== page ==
Mary Nichols, or Polly as she was known to her friends was a local prostitute and known for her drinking. Previously married to William Nichols, a printing machinist, and mother of 5 children, her sad decline followed the breakdown of their marriage in 1880. Polly had lived in a workhouse and despite the acrimonious split, received a weekly allowance of 5 shillings from William who also supported their children, they having remained with him. He ceased paying this allowance in either 1881 or 1882 when he heard that she was living with another man. Polly issued a summons against him but it was dismissed when William countered that she had been cohabiting. They had no contact with each other after that point and Polly moved between her lovers and workhouses for the remainder of her life with one short spell living with her father, Edward Walker. Mainly due to her heavy drinking, they did not get on. Sadly, in the year of her death, she had left the workhouse and taken a position as a domestic servant. As part of this attempt to get her life back on track, she had written to her father who had replied in a kindly and conciliatory manner but he heard nothing further from her. This was no doubt due to Polly exiting her promising job, running away with clothing worth in excess of £3. It is particularly sad to document her decline as she was affectionately remembered by those who knew her, despite her flaws. Her father remarked at the inquest “I don’t think she had any enemies, she was too good for that”.
On the evening before the murder, Polly had been turned away from the lodging house in Thrawl Street, lacking the necessary fourpence to pay for a bed. She had gone out to make the money, presumably from prostitution and was seen by her friend Ellen Holland at around 2:30am. Polly was drunk and told Holland that she had earned her rent twice over but had spent it on drink. Holland tried to persuade her to come back to the lodging house but Polly refused and staggered off along Whitechapel Road.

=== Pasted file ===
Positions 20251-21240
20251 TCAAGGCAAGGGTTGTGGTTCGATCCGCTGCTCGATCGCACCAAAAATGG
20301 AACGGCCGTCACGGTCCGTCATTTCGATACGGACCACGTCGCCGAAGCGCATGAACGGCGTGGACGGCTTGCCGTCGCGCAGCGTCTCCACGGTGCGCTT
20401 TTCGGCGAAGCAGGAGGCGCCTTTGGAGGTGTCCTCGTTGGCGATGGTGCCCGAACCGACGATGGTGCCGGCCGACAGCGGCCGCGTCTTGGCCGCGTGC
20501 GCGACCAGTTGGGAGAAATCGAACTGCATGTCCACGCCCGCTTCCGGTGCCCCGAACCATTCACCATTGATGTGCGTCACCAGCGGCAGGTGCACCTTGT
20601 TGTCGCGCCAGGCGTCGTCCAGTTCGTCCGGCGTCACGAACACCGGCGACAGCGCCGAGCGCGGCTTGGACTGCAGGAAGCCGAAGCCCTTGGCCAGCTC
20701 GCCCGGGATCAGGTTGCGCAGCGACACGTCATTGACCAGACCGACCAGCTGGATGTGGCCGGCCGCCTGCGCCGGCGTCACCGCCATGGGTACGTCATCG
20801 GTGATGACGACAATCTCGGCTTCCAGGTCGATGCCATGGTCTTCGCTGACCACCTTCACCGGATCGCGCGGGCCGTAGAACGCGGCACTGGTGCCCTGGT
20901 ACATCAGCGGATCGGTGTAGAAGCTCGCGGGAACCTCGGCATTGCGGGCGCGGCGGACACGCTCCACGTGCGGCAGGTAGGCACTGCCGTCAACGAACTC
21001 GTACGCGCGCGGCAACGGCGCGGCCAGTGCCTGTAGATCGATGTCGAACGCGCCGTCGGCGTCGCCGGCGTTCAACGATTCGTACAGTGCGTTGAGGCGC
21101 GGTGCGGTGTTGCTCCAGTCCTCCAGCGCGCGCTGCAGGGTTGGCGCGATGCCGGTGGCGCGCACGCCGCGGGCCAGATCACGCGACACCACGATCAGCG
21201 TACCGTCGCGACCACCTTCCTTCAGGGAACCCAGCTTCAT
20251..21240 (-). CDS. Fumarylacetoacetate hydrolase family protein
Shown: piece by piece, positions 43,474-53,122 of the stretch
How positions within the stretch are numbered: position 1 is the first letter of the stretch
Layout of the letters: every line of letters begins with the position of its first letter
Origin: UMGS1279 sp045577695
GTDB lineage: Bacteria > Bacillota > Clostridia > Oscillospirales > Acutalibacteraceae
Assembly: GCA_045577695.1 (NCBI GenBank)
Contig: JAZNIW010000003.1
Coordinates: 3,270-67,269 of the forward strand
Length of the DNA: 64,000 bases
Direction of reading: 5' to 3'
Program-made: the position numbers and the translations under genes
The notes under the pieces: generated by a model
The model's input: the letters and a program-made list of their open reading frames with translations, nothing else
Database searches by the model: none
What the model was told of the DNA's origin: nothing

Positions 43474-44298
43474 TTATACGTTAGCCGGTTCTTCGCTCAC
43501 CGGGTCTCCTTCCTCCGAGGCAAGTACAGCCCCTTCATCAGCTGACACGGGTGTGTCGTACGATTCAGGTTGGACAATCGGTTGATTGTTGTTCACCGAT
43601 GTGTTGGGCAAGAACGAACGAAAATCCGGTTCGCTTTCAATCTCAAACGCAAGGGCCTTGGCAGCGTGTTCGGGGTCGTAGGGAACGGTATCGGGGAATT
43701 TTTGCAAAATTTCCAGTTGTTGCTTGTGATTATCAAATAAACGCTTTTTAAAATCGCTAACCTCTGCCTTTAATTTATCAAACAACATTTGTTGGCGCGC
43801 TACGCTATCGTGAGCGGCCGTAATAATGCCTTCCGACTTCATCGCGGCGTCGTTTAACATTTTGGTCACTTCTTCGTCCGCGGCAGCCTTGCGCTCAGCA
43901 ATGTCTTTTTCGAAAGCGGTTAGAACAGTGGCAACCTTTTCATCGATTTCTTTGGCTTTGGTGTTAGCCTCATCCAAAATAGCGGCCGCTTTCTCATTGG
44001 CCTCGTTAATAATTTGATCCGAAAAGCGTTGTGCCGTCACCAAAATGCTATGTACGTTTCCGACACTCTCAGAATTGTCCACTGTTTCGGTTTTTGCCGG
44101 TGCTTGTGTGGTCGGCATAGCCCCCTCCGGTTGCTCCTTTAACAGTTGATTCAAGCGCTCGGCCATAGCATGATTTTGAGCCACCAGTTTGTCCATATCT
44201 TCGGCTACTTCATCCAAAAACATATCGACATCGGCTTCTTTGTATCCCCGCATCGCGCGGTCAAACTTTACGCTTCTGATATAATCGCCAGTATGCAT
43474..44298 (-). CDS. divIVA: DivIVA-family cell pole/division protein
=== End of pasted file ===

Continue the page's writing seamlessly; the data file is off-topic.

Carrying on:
Police investigation in and around Bucks Row revealed nothing of use. Apart from the bloodstains and the body, the killer had left no clues and it seemed that no one in the locality had seen or heard anything. There was little public comment at the time but the lack of investigative procedure would lead to the heavy criticism of the police as the Ripper’s reign of terror progressed.
The comparatively small amount of blood around the body has caused some commenters to speculate that Polly was killed elsewhere and the body dumped in Bucks Row, usually to support some spurious theory or other. The likely truth is that her clothing had soaked up most of the blood and there is really nothing to suggest that she was killed anywhere else other than where she was found. The lack of blood on the front of her clothing suggests that her throat was not cut whilst she was still standing and it seems likely that she was strangled first and then attacked with a knife whilst on the ground. The wounding, although different to that observed in the case of Martha Tabram, shares a vicious, frenzied nature. As well as the abdominal injuries, her throat had been severed ear to ear by two deep gashes, as far back as the spinal column. Although her abdomen was badly slashed and her innards exposed, there was no record of any organs having been removed. Dr Llewellyn stated at the inquest that the knife used was likely to be a “strong bladed knife, moderately sharp” but he did not suggest that it was a particularly long weapon. Llewellyn also posited that the murderer had ‘rough anatomical knowledge’.
As the ‘Star’ reported in its headlines:
A REVOLTING MURDER.
ANOTHER WOMAN FOUND HORRIBLY MUTILATED IN WHITECHAPEL.
GHASTLY CRIMES BY A MANIAC.
The era of the Ripper had truly begun.